An often overlooked part of Pokemon game’s development period is the features that were cut along the way. Games are often announced months prior to their release, so any footage shown in trailers is not the final version. Careful analysis brings these features to light, and allows individuals to consider how far a title has come since the beginning. Due to the extent of features that were changed since the beta, this article will be split up into two parts, the second one will go live on Friday, September 2nd.
Without further ado, let’s take a look at what has changed during the development cycle of Pokemon Red and Blue.
The cover of the official guidebook for Pokemon Red, Green and Blue depicted a female protagonist alongside a Squirtle, though this never made it into the final cut of the game. Trainers were only allowed a male selection for a protagonist until the release of Pokemon Crystal in 2001. However, Green from the Pokemon Adventures manga seems to be based off this pre-release depiction, so the concept was not scrapped altogether. In the remakes of Red and Green, Pokemon FireRed and LeafGreen, Green’s character was redesigned and made playable.
Exclusion of Mew
During an interview with Tsunekazu Ishihara and Shigeki Morimoto after the release of Pokemon HeartGold and SoulSilver, they stated that after the debugging tools were taken out of the games, they added Mew with the remaining space they had left. This was a risky choice due to the fact that any bugs or glitches after removing these debugging tools would be more difficult to fix, so it was taken out of the final release. Still, the infamous Mew’s Truck theory lives on, as a supposed truck found outside of the S.S. Anne docking port sparked the interest of many players. Many people speculated that Mew was hiding under this truck due to the fact that it could not be moved, but Mew could not be found. The sheer popularity of this rumor still resonates years after its inception, however.
Trainer Battles and Poke Balls
Concept art of Poke Balls in Red and Blue depicted them not only in two pieces, but without a button in the center like the modern design. In addition, an interview with Tsunekazu Ishihara also revealed that a trainer battle was supposed to be triggered any time a player walked in front of them, regardless of a previous confrontation. This was removed from the final release, likely to make grinding out Pokemon levels harder. From a personal standpoint, the added challenge of only battling a trainer once makes for an interesting experience, one that relies on a solid understanding of team building and Pokemon frequency in battle.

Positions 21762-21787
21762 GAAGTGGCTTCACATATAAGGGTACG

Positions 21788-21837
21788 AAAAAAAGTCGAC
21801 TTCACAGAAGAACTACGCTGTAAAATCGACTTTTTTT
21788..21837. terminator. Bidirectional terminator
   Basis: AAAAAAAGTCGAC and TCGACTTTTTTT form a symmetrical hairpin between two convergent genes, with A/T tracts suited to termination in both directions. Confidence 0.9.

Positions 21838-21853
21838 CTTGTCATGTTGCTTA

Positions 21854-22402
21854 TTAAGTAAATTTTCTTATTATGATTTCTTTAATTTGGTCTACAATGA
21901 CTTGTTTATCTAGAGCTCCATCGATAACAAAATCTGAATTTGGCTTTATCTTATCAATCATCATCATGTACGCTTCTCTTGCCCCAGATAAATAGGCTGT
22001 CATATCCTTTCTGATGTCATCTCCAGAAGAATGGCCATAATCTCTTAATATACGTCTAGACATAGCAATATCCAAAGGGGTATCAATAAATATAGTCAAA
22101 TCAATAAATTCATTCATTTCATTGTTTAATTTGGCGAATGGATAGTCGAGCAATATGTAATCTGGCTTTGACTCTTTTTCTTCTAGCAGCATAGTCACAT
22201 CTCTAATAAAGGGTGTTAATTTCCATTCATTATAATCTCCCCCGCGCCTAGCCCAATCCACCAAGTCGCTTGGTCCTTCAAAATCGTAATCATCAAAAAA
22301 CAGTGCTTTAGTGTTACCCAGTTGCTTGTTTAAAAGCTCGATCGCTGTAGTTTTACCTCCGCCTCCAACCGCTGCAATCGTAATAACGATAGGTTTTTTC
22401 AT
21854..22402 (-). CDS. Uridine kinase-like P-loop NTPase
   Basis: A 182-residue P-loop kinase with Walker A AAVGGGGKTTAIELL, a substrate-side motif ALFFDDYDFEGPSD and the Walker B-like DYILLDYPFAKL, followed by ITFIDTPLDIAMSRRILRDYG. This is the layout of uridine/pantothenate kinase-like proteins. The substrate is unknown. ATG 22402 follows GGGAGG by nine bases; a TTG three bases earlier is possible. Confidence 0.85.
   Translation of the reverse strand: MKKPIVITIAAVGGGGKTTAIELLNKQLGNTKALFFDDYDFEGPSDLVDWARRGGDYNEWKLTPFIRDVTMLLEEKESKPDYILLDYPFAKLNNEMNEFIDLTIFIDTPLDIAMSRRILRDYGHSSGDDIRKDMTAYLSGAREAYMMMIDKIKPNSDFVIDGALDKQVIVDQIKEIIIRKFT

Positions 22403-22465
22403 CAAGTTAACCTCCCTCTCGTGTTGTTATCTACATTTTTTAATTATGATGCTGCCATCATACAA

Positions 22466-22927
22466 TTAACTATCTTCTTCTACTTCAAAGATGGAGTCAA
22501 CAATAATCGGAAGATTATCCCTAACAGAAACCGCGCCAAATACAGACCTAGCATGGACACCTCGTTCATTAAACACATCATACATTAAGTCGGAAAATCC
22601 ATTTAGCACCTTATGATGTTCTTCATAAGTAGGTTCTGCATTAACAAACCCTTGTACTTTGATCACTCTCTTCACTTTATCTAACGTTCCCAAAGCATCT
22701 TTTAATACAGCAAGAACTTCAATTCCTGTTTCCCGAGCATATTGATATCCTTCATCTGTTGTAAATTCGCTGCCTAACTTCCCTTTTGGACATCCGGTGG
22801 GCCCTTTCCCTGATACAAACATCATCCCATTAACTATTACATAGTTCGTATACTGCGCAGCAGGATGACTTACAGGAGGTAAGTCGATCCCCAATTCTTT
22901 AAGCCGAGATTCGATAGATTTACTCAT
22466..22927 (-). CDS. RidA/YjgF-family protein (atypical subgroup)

According to the internal data of Pokemon Red and Blue, Badges were originally going to be obtainable Key Items, before the decision to limit them to their own Badge Case was official. For example, the BoulderBadge and CascadeBadge had index numbers 0x15 and 0x16, respectively, designating a spot in the player’s bag. It was found that using these items in battle allow the player to throw Bait and Rocks, like in the Safari Zone battle. When being used in the overworld, the music would switch to the Guidance theme, or the Opening theme in the dungeon. These were, of course, not intended features, thus justifying the movement of the badges to a specialized case.
Another Key Item with the index number 0x07 allowed the player to Surf without a Pokemon, and supposedly was known as the Surfboard. The Pokedex also appeared as a Key Item and could be used during battle, much like Ash in the anime, to gather data on your opponent’s Pokemon. This would have been an interesting feature to be implemented, but may have been too complicated for beginners to get familiarized with.
Another item known as the Coin served no purpose whatsoever, as it could not be used for slot machines. Aside from that, data for TMs 51-55 could be found, containing the effects of HMs 01-05: Cut, Fly, Surf, Strength, and Flash. Each could be sold and bought, though this would take away from the element of gathering the HMs and requiring badges to utilize them.
Professor Oak Battle
Professor Oak had three different teams of five Pokemon programmed into the game, surpassing even Champion Blue in terms of their levels. This suggests that he could have been confronted somewhere later in the postgame. He was supposed to battle trainers using a Level 66 Tauros, a Level 67 Exeggutor, a Level 68 Arcanine, a Level 70 Gyarados, and a Level 69 Pokemon that corresponded with the final evolution of your starter.
Unused Type, Class, and Move
Data from Pokemon Red and Blue shows that a type known as the Bird-type was supposed to make it into the game, but may just have been an early version of the Flying-type. However, MissingNo. is listed as a Bird/Normal Pokemon when digging into the game files, so it may have been a glitch or scrapped type rather than a prototype one.
The Chief Trainer class was also supposed to make it into the final game, and can only be accessed through modifying the game’s data. It appears to have the same sprite as the Scientist class, and its Japanese name (Silph’s Chief) hints that the President of the Silph Corporation was intended to be battled.
The game files also show that there was supposed to be an HM between Fly and Surf, as evidenced by the unused text “Ground rose up somewhere!” The exact name of this HM is unknown, however.
There are already a plethora of changes from Pokemon Red and Blue‘s original versions compared to the final release, but there is still plenty to cover! Check back next Friday for the second part of this Beta Features article, where I will be covering unused locations, text, and even Pokemon names.